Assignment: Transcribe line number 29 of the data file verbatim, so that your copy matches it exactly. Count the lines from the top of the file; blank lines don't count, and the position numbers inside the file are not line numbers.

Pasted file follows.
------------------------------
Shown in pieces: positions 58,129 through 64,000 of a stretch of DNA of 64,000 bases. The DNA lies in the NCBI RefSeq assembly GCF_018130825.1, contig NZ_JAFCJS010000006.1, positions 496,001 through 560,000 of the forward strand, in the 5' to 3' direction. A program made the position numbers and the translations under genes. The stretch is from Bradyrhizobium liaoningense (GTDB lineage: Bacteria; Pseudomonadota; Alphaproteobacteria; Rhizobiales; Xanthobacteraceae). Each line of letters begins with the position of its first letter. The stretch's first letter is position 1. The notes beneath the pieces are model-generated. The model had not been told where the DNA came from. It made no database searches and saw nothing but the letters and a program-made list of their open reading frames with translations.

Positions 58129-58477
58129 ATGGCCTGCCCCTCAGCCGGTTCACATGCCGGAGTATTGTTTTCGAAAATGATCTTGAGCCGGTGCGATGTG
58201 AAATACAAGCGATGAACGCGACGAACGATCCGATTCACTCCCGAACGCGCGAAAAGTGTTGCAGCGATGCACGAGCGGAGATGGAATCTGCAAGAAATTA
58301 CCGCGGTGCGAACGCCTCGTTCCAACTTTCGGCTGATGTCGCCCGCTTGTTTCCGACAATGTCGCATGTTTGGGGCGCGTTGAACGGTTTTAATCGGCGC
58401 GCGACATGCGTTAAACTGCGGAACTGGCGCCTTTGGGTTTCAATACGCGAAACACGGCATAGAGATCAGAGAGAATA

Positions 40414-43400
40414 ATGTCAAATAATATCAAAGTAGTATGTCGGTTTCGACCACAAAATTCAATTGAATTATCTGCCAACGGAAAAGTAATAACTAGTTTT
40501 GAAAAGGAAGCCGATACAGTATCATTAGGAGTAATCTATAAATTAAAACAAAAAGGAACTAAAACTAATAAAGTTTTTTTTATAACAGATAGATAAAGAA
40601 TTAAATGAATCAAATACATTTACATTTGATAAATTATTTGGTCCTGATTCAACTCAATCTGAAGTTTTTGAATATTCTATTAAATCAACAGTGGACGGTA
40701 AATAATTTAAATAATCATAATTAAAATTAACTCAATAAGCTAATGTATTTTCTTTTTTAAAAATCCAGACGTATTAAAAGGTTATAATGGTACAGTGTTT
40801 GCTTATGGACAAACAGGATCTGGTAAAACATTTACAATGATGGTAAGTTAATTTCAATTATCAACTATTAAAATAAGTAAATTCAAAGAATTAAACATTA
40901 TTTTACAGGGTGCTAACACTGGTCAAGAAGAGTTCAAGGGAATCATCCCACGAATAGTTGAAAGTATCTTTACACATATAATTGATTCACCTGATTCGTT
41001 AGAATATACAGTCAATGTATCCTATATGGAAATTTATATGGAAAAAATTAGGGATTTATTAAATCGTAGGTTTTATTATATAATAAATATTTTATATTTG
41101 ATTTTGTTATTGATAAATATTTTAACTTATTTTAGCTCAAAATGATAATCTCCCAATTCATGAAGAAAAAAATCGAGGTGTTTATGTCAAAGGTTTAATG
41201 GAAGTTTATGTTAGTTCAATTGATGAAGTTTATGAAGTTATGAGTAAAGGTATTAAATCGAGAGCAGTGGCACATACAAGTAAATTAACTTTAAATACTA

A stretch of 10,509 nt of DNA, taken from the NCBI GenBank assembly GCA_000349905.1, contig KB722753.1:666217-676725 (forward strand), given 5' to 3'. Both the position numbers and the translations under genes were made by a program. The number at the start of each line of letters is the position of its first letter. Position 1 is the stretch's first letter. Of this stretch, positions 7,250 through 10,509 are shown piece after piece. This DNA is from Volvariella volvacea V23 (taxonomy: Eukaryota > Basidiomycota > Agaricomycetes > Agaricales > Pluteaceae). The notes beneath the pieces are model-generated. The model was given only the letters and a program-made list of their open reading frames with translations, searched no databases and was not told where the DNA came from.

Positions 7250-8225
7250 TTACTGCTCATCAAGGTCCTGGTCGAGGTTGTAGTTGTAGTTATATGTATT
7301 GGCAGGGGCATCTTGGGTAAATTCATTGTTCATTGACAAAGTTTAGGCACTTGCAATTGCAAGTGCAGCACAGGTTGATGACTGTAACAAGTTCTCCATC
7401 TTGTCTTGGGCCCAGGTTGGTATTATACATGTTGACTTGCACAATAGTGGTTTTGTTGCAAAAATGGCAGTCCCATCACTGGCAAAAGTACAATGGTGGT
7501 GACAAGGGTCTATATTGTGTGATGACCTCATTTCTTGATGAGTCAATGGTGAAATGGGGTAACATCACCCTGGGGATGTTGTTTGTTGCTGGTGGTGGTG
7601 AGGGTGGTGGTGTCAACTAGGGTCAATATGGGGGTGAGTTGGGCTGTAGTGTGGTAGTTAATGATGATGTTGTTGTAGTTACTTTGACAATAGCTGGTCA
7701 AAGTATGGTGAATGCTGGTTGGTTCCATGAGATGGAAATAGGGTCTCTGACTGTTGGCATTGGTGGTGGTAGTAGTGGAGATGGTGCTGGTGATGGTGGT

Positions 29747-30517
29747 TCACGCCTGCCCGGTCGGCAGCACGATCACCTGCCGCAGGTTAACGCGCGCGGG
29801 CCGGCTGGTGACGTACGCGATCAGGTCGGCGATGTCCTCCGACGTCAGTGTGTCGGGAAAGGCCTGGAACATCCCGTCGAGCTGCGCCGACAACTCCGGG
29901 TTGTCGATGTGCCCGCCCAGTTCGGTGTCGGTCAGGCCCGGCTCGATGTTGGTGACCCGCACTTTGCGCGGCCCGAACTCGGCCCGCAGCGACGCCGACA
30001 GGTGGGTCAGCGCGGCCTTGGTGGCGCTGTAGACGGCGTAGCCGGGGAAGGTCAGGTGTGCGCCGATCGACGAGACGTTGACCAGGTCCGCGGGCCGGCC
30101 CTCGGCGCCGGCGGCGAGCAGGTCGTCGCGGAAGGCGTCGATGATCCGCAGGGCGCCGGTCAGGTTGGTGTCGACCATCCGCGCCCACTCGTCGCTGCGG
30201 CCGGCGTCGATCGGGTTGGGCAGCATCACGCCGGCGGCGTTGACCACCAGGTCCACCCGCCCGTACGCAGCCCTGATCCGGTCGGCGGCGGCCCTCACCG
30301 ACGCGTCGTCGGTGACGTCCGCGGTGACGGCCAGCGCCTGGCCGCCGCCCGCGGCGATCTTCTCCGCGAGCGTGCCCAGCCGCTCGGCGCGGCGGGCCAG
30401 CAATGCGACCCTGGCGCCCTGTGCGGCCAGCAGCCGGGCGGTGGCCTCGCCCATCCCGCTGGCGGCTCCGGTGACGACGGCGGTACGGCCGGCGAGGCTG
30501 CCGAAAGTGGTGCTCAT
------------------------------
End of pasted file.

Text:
30001 GGTGGGTCAGCGCGGCCTTGGTGGCGCTGTAGACGGCGTAGCCGGGGAAGGTCAGGTGTGCGCCGATCGACGAGACGTTGACCAGGTCCGCGGGCCGGCC